Each week, OMRF Vice President of Research Dr. Rodger McEver opens “Adam’s Journal” to answer a medical question from Adam Cohen, OMRF’s senior vice president & general counsel and interim president.
Here’s a question from a reader:
After my Covid-19 vaccination, the pharmacist recommended I take ibuprofen if my arm was sore the next day. I have read that soreness indicates that the body’s immune system is responding to the vaccine by producing antibodies. Do nonsteroidal anti-inflammatory drugs such as ibuprofen interfere with the body’s immune response to vaccination?
Dr. McEver Prescribes
Soreness at the injection site, mild fever, headache and muscle aches are common side effects of Covid-19 vaccination. You’re correct that such reactions are a sign of your immune system being hard at work.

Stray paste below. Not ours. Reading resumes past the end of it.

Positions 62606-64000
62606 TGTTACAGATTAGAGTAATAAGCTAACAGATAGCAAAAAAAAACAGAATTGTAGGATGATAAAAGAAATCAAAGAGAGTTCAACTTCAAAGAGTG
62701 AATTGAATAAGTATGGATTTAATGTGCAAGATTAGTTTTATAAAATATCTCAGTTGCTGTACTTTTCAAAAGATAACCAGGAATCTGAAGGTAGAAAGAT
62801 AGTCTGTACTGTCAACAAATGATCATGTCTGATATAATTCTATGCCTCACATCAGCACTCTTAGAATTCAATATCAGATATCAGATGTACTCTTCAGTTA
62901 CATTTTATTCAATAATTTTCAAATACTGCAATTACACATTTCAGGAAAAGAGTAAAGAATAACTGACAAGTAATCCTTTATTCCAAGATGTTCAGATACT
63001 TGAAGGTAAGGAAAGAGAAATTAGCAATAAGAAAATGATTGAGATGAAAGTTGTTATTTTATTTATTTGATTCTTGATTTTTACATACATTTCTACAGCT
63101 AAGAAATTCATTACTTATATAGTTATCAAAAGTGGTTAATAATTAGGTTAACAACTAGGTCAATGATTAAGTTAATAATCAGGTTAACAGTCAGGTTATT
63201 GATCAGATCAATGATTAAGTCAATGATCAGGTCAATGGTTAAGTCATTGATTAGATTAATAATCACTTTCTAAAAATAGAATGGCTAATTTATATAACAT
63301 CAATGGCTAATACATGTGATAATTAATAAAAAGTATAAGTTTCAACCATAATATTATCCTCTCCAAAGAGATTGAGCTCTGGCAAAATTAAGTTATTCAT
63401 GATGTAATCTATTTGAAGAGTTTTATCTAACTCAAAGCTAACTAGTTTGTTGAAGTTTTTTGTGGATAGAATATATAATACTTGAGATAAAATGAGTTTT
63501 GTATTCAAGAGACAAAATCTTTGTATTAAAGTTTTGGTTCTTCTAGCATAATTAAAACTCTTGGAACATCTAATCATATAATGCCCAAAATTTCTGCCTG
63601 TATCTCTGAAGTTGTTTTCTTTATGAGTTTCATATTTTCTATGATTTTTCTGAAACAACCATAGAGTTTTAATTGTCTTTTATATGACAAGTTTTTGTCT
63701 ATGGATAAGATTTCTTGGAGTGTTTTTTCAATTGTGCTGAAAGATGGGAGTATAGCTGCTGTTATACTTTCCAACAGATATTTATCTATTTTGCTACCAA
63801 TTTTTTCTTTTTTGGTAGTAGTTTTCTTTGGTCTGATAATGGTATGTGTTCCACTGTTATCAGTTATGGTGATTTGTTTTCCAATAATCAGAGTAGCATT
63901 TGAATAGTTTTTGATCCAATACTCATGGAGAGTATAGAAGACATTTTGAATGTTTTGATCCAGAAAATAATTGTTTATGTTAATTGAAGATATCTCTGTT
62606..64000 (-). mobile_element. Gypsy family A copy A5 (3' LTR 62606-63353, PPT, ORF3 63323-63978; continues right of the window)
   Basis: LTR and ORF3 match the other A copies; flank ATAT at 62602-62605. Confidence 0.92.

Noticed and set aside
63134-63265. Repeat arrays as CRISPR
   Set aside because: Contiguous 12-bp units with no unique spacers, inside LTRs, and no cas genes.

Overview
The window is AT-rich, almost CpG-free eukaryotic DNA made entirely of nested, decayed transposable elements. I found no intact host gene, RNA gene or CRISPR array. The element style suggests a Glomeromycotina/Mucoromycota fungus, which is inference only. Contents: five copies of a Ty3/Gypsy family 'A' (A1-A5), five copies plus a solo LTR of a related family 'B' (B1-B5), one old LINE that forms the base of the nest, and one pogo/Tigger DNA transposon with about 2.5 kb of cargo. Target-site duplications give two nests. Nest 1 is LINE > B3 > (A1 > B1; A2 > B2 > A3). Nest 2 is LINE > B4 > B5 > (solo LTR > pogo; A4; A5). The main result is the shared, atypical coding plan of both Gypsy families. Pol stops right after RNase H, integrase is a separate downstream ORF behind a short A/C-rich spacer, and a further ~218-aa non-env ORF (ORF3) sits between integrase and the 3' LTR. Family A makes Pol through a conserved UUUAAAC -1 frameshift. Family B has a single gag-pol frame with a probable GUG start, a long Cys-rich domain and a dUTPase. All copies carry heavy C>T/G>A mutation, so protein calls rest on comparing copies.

The U.S. Centers for Disease Control and Prevention says that if there is no other medical reason for you to avoid ibuprofen or other non-steroidal anti-inflammatory drugs, it’s fine to take them after a shot to relieve side effects. However, you should not take ibuprofen or other pain relievers before a shot in an attempt to ward off those same side effects.
A few years ago, scientists at Duke analyzed data from 20 clinical trials to evaluate the impact of pain relievers on the immune response to various vaccines. The researchers noted a negative effect on antibody response when participants took medication before a shot.
Immunologists suspect that same phenomenon could occur with the Covid-19 vaccination. When you get a shot, the last thing you want is something blunting the immune response that shot is designed to produce.
Do you have a health query for Dr. McEver? Email firstname.lastname@example.org and your question may be answered in a future column!